In Reno, obviously, it was tough, and we were consciously trying to help the local restaurants. So, we ended up… Well, there were two things, we didn’t want our employees to leave because they could risk potential exposure. So, we ended up bringing food in all day long from all the local restaurants to also help out the local restaurants. And, for us, it’s kind of similar, like, all of a sudden, everybody wanted to go RVing. Go in their van and just get away, and they all wanted battery. So, through COVID, we were having a hard time getting people, growing the team during COVID, while, at the same time, the market just boomed in terms of battery.
Pari Thitathan 16:51
Absolutely, it’s really funny you draw that correlation between us, the food industry and the battery business. That’s insane because it’s exactly the same how they happened with our food, like with food industry. To go became a thing. So, one of the spots we go to is called Pacific Beacon. Pacific Beacons is basically the barracks that we parked. The barrack was okay, before COVID, it was okay. We were making some pretty good money, it was good. They were like a restaurant that sits out right in front of the barracks, and people come down, trickle down and eat. Well, guess what happened in COVID, lockdowns. When the lockdown happened, guess what? They’re all there. All 3000 of them, they’re all there in my restaurant. My food truck all of a sudden became one of the hottest things and so did other food trucks that serve that same spot. So, that’s what I meant by the benefits that I just couldn’t see. If I just think about it, I would see it, but then, I just completely misread it. A lot of stuff.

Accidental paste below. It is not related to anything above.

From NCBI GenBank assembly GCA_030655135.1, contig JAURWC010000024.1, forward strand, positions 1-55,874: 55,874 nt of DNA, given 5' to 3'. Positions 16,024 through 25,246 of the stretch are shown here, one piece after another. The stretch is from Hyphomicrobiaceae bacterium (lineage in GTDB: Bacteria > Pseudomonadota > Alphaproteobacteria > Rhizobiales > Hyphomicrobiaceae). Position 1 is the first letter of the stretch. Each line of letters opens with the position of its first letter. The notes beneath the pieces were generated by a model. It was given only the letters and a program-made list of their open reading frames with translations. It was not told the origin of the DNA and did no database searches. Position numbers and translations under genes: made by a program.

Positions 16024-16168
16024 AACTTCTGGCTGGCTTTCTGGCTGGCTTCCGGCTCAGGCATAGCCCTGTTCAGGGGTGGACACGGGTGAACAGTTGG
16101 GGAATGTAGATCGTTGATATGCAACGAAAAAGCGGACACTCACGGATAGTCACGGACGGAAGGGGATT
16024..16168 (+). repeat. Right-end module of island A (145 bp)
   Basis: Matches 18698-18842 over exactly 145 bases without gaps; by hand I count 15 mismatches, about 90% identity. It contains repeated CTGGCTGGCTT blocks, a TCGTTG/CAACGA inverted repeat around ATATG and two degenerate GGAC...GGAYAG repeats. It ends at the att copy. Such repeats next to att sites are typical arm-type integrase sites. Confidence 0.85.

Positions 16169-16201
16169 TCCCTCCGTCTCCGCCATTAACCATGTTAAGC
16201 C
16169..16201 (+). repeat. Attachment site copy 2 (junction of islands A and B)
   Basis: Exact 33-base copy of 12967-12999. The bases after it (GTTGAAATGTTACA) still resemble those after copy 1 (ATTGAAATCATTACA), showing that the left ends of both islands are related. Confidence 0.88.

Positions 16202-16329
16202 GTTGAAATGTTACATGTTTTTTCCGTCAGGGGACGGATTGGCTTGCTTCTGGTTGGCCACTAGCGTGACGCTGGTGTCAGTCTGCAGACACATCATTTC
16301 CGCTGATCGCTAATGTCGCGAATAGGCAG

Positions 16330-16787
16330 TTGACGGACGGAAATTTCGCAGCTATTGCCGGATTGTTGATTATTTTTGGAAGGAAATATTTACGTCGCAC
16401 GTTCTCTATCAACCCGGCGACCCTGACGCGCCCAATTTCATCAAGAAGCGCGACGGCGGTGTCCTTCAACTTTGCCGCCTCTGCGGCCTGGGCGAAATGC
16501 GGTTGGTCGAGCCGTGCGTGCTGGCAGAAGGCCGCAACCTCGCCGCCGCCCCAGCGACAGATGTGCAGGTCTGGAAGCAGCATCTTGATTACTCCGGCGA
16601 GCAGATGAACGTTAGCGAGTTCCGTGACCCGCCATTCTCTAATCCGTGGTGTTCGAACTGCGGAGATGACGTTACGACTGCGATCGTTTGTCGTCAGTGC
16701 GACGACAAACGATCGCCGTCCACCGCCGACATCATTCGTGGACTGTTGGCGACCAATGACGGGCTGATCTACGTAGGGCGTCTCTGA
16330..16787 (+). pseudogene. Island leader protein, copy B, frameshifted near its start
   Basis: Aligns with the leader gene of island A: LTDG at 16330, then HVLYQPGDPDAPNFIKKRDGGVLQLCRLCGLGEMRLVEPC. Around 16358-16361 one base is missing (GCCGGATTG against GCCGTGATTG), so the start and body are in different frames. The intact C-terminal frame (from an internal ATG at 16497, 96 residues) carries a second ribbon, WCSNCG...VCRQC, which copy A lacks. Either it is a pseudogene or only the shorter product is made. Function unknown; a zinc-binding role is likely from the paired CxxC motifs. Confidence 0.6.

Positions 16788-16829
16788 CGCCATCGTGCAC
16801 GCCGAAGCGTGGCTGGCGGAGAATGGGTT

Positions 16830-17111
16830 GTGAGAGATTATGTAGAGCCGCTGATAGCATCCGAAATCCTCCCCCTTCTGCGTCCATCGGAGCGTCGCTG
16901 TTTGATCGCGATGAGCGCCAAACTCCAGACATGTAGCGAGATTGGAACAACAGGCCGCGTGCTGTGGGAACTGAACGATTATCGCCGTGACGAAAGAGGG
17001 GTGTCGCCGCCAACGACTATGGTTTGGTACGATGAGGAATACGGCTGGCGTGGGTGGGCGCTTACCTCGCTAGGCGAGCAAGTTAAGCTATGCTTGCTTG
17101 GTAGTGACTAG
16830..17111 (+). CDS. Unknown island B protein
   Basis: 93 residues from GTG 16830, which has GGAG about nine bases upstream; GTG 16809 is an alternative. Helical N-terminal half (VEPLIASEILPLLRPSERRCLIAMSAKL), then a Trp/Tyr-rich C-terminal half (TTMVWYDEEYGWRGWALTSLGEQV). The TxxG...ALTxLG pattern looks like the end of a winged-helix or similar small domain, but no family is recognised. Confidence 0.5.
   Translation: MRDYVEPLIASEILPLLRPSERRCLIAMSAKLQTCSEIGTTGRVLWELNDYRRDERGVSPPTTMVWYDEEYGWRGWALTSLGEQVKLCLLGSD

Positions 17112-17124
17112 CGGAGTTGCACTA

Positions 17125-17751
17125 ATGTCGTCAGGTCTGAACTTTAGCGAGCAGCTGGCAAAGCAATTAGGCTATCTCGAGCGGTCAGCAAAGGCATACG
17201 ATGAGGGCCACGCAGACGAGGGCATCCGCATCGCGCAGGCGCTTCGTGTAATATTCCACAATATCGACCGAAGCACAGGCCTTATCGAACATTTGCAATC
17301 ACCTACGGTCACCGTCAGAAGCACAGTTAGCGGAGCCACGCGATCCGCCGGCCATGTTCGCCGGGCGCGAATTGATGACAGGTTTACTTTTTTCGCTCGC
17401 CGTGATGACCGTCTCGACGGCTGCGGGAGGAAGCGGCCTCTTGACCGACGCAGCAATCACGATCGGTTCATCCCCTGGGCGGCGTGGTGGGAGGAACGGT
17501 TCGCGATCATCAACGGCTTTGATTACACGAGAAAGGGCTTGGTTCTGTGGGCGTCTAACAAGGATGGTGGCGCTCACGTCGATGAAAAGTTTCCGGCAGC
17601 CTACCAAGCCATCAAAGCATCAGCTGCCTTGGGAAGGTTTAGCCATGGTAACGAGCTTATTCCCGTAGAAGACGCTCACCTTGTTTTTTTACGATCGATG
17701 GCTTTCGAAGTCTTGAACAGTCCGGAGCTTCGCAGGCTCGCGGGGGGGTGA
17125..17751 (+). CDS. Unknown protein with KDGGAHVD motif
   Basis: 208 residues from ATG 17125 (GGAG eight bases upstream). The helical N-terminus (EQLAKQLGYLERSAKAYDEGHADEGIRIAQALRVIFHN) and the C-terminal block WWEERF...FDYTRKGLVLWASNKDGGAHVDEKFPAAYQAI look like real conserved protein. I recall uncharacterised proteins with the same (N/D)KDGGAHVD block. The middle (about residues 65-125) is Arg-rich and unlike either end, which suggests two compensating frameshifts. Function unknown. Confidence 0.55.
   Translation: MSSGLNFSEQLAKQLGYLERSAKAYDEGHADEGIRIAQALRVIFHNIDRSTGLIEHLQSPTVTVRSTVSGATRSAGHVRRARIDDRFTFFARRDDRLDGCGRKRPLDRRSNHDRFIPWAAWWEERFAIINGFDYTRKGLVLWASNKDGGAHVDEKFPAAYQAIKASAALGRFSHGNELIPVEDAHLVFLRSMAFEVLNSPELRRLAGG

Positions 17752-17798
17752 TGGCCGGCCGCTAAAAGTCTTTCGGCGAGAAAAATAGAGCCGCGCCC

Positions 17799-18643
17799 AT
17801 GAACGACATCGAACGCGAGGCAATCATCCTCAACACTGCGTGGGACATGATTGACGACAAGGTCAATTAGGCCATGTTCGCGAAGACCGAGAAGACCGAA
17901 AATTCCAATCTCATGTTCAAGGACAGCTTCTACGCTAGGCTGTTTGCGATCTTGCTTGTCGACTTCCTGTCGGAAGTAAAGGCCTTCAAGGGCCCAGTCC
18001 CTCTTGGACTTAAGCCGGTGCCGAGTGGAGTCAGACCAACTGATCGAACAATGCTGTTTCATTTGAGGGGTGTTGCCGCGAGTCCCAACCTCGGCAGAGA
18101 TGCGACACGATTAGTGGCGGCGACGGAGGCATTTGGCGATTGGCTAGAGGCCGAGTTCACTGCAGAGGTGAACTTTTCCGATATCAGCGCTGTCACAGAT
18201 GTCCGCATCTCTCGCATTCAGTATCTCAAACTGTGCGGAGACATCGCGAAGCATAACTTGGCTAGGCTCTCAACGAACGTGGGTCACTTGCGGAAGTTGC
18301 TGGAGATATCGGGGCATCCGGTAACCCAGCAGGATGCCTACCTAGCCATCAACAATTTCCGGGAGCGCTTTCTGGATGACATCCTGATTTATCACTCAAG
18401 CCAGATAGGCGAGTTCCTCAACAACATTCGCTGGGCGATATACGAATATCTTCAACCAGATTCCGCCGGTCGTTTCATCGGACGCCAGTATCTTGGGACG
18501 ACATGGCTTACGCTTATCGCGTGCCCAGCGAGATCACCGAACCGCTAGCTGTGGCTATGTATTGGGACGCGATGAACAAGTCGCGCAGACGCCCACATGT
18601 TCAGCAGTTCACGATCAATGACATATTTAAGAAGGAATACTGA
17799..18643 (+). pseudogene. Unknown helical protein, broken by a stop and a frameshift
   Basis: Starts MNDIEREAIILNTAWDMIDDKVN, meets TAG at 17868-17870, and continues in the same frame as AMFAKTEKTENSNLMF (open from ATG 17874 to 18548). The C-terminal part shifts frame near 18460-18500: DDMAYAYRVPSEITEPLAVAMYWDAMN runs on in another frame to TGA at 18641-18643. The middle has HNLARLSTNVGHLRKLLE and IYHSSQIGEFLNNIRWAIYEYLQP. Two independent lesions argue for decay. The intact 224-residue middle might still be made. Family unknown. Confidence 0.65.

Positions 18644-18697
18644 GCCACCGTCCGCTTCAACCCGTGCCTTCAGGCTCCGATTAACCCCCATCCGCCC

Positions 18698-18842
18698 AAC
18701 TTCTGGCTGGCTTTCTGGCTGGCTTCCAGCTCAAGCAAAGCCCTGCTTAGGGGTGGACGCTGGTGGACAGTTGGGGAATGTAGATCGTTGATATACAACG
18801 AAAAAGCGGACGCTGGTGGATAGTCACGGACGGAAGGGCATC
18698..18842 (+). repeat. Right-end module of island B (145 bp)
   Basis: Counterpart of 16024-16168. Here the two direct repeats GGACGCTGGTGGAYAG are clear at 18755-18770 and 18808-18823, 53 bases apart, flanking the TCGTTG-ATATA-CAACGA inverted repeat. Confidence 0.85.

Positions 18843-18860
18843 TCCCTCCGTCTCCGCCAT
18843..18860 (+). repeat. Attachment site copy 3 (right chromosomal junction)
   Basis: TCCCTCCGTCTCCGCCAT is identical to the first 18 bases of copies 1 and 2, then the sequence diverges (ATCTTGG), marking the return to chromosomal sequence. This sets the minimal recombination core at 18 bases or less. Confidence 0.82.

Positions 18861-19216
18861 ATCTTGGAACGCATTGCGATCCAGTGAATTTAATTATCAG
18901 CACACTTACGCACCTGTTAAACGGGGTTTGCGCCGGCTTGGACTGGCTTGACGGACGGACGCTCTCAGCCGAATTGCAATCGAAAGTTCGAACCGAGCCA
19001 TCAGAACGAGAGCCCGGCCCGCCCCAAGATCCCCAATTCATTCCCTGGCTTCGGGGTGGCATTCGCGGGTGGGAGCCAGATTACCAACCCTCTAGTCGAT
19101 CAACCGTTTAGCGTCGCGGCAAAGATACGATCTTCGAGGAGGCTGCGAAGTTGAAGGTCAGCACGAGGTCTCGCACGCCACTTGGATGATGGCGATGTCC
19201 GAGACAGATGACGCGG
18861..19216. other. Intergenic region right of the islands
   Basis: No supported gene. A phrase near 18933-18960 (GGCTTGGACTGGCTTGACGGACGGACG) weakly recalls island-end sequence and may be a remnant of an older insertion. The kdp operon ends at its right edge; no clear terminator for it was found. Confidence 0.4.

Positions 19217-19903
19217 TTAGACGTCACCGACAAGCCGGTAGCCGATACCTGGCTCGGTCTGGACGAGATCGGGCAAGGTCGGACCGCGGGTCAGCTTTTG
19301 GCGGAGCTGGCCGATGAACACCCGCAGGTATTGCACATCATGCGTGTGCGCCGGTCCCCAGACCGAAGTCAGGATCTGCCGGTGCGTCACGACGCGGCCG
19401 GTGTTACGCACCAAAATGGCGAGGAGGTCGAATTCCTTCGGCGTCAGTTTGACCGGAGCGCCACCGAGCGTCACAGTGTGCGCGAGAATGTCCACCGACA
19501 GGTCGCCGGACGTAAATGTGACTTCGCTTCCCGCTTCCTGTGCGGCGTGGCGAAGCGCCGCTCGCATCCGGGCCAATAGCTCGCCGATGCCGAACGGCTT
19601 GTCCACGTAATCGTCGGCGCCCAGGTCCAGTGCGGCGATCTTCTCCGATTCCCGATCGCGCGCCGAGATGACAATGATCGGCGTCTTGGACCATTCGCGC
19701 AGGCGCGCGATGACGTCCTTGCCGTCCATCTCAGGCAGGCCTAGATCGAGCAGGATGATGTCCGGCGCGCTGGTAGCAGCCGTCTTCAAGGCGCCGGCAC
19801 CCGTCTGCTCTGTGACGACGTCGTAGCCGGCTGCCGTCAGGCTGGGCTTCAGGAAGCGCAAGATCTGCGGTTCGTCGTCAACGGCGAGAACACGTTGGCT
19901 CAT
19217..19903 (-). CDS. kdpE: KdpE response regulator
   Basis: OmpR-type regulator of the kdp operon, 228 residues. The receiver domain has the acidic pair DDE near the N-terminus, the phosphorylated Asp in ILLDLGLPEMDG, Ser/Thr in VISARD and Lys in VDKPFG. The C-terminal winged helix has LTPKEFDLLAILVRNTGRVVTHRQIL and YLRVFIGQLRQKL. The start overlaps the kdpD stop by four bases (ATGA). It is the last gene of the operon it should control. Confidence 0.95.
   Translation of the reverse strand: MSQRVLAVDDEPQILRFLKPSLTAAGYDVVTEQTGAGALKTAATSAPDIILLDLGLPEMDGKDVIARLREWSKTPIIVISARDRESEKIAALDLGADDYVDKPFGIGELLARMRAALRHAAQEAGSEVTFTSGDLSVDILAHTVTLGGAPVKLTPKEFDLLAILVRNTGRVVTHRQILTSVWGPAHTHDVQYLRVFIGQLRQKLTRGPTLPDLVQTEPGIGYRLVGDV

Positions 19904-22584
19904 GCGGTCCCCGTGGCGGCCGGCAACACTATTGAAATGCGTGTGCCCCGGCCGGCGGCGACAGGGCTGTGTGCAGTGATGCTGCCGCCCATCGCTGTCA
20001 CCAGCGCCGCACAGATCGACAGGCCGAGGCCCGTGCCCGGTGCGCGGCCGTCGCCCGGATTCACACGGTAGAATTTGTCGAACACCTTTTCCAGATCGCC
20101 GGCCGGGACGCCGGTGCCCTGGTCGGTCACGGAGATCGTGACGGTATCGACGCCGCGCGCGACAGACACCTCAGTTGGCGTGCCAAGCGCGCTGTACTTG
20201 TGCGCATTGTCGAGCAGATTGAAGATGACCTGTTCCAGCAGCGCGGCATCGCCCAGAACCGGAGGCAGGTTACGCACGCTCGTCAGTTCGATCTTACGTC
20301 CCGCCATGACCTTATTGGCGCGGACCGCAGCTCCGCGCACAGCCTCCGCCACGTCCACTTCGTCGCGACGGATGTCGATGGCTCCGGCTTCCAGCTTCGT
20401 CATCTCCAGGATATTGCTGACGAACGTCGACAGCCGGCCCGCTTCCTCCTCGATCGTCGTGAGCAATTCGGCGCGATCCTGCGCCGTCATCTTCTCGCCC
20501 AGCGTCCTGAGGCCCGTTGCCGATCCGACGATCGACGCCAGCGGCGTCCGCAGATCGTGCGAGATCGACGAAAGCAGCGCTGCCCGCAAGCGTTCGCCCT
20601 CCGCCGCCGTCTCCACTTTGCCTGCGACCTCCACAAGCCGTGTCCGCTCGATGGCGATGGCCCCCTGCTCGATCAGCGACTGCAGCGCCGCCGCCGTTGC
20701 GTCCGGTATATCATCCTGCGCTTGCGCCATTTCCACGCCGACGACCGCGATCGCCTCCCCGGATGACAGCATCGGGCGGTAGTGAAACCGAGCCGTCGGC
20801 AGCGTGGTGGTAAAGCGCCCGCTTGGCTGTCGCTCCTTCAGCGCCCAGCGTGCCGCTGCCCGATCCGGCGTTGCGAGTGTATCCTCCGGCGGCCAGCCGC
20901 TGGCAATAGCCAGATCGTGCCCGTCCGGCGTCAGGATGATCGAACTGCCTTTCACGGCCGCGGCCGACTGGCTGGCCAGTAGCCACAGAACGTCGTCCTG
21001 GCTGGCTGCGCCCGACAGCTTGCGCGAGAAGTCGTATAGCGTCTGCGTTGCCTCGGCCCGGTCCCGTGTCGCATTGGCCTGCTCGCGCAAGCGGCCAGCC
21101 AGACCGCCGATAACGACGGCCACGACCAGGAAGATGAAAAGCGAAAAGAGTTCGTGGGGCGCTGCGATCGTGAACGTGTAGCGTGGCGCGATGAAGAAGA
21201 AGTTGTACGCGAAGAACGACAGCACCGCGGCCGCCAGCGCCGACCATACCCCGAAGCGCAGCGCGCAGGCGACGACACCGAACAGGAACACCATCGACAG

Denis Phares 17:38
And what’s happening now in the restaurant business, are people coming back to dine at the levels they did before?
Pari Thitathan 17:44
Not quite yet.
Denis Phares 17:45
So, to go is still a big thing.
Pari Thitathan 17:46
Still a thing for… At least, that’s what I’m seeing. I can’t speak for other restaurants, but I am in an industry and I do see other restaurants, and they do fairly well. Those who’ve been around, those who’ve been through the COVID have done very well. Whoever survived COVID is what I’m saying. Those are like crème de la crème, these are like the tough ones, including my brother. They’re all known now and they have this clientele that they built over the past three years. For me, I think the biggest thing we struggle with, of course, it’s like, with the lockdown and all that stuff, and not getting sick, and trying not to die, those were the things we all tried to worry about. Finding staff was probably the hardest thing during that time.
Denis Phares 18:27
Yeah, we had similar issues.
Pari Thitathan 18:30